A magistrate is facing an inquiry after refusing to deal with a defendant wearing a full Muslim veil, the Judiciary of England and Wales said yesterday.

Ian Murray walked out of the case at Manchester magistrates' court yesterday because Zoobia Hussain, 32, of Crumpsall, Manchester, was covered by a hijab.

Hussain's lawyer, Judith Hawkins, said her client was "shocked and distressed" and found Mr Murray's treatment of her "insensitive and unacceptable".

Miss Hawkins said she would submit a formal written complaint to the court on Monday. When the complaint is received, the judiciary will launch an internal investigation into Mr Murray's behaviour, a spokesman said.

Miss Hawkins said yesterday: "She [Hussain] remains shocked and distressed. She suffered hurt feelings and felt intimidated and deeply embarrassed by the treatment she received at court.

"She is also concerned for the feelings of others who were present in court.

"She feels that the court's treatment of her was insensitive, unacceptable and against the traditions of fairness and equality that we have come to expect from our system of justice.

"She is angry that, as a result of the ensuing publicity, she has now had to explain to her children what happened."

Hussain, who is charged with criminal damage, covered her entire face apart from her eyes when she faced the three magistrates.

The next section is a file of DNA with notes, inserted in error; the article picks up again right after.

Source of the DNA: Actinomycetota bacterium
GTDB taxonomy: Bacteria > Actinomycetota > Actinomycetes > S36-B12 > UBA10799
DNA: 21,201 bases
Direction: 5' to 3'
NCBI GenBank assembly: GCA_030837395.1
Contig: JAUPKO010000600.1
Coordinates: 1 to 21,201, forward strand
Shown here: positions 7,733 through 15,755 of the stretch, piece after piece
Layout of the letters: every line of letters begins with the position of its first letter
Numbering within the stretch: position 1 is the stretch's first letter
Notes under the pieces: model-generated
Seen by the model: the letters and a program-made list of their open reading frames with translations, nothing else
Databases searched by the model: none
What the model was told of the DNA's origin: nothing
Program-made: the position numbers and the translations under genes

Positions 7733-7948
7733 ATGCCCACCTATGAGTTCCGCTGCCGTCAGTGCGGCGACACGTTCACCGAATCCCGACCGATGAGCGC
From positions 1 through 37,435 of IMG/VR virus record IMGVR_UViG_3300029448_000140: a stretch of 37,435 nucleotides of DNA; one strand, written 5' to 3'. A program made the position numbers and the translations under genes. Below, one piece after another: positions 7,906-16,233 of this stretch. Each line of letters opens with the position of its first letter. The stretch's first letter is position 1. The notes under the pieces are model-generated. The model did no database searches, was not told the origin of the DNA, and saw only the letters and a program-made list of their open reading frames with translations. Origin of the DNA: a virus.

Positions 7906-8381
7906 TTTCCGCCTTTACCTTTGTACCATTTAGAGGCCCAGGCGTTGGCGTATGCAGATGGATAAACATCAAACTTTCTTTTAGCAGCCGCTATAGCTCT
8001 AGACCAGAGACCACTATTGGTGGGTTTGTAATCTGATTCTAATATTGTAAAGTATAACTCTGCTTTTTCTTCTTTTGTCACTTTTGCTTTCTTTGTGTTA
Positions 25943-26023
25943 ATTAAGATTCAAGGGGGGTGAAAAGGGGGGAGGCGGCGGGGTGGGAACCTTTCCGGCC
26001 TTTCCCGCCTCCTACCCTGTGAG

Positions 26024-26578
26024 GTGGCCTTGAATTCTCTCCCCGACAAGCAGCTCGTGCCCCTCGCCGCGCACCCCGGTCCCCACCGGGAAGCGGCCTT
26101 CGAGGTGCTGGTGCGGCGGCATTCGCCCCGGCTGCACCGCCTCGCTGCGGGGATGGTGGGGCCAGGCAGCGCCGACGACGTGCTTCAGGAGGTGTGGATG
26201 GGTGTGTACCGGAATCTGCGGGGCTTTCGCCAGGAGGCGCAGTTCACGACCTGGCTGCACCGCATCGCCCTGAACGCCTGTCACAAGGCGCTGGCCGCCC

Mr Murray, a taxi driver from Cheadle Hulme, Stockport, who has served on the bench for 12 years, felt the way she was dressed raised identity issues but left the hearing without explaining why.

Before he walked out, Miss Hawkins told the bench that her client, as a practising Muslim, covered herself in public places where men were present.

A statement from the Judiciary of England and Wales said: "Mr Murray is concerned about questions of identity when the full veil is worn in court.

"However, he agrees that he acted unwisely in disqualifying himself without giving reasons, and acknowledges that he should have sought the advice of his legal adviser in court, and discussed the provisions of the national guidelines with his colleagues on the bench, before taking action.

"Mr Murray is supportive of those of different faiths and cultural traditions and acknowledges and regrets his action could be misinterpreted."

The judiciary's guidelines indicate situations should be judged on a case-by-case basis. But they state there should be a "willingness to accommodate different practices and approaches to religious and cultural observance", provided "justice can be properly served".

A spokesman for the Ramadhan Foundation said: "It is despicable that the judiciary is ignoring the guidelines about the wearing of the hijab set out only in February by the Judicial Studies Board.

"They require that magistrates and judges be 'sensitive' to a woman's religious requirement to wear the hijab and work around it when possible."

Hussain's case was adjourned until July 18.
 

 

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